13. Answering Detail Questions about Extended Conversations

Most of the questions in Part B are detail questions that require an understanding of specific points in the conversation. A majority of these questions are factual questions, asking what, where, when, why, and how much. To answer the question, you need to listen carefully.
Other questions are inference questions. As previously explained, the answers to inference questions are not directly stated, but are suggested by information in the lecture. Many of these questions begin, “What do the speakers imply about . . .” or “What can be inferred from the conversation about . . .”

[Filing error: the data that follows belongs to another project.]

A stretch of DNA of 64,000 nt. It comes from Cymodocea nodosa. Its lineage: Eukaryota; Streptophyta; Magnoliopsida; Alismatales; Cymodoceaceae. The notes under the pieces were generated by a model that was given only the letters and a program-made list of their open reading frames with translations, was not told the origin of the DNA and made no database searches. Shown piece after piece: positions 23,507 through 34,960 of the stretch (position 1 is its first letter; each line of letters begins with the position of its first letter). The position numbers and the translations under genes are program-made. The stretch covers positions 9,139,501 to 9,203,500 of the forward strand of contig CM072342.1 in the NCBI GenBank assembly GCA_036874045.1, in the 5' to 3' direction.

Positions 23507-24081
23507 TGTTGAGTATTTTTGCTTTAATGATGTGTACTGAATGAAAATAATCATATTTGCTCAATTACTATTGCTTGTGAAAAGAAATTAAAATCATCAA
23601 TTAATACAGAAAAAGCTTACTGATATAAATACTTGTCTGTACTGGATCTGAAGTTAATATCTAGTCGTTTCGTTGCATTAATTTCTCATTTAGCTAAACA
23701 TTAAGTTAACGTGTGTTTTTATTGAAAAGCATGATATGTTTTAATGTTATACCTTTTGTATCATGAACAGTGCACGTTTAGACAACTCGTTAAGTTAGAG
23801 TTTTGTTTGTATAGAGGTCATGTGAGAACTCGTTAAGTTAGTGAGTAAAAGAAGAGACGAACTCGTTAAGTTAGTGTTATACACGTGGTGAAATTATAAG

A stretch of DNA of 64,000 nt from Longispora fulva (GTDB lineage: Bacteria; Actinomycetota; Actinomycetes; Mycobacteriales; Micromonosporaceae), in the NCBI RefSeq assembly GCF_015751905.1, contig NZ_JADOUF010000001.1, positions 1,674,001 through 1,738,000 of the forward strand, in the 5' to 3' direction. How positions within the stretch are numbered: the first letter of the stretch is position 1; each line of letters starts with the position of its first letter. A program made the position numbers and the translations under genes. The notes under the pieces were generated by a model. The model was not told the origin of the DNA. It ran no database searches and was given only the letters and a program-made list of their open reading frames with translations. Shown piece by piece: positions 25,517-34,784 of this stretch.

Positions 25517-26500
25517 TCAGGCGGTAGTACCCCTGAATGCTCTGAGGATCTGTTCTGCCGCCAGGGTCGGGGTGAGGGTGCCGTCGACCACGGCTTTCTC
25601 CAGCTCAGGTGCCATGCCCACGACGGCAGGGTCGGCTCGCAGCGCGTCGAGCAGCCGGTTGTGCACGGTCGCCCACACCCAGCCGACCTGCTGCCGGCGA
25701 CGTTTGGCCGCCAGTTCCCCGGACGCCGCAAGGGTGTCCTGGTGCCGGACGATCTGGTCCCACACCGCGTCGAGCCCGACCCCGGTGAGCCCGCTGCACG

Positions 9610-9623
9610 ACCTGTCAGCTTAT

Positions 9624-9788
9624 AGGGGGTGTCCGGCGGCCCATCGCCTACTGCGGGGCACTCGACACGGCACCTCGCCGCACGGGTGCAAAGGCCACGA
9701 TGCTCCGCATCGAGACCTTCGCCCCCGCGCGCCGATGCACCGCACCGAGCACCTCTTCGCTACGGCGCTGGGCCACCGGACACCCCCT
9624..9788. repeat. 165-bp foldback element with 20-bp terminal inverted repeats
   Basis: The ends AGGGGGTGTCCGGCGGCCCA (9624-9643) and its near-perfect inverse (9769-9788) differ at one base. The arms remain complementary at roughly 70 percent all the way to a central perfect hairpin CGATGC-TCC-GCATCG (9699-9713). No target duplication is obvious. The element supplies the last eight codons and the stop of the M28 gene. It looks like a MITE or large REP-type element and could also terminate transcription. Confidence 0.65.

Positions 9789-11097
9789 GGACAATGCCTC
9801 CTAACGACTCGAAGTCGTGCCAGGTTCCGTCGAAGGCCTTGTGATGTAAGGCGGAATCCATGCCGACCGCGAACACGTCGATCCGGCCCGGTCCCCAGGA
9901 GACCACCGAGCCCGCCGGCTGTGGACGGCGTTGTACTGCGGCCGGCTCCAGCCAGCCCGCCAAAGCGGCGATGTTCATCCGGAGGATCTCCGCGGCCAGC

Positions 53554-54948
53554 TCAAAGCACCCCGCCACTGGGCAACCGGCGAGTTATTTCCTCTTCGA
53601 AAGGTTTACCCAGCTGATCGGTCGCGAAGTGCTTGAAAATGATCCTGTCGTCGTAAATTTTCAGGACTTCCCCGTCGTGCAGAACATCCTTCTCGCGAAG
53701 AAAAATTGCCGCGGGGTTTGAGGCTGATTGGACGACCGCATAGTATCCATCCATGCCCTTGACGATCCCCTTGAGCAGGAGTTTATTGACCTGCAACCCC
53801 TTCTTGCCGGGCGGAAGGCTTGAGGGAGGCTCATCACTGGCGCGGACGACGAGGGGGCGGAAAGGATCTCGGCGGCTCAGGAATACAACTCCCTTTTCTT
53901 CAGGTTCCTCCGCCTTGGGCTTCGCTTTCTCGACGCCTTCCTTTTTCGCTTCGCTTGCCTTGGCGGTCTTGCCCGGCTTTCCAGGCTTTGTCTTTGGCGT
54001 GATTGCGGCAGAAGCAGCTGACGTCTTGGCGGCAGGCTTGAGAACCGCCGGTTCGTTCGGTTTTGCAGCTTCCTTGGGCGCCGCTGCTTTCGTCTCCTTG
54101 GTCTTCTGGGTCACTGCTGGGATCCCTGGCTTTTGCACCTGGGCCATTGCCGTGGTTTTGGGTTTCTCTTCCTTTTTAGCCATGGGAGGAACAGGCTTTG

Remember that the order of detail questions follows the order of the conversation. In other words, the first detail question will be about something mentioned early in the conversation while the last one is about something mentioned near the end of the conversation.
If anything in the conversation is emphasized, it will probably be asked about. In other words, if something one speaker says is repeated by the second speaker, or if one speaker talks about something in an emphatic tone of voice, there will probably be a question about that information, as in this section of a conversation:

M1: My project for my film-making class took me six weeks to finish.
F1: Six weeks! I can hardly believe it. Doesn’t the teacher realize you have other classes too?

You can be fairly sure that there will be a question such as this: “How long did the man’s project take to complete?”


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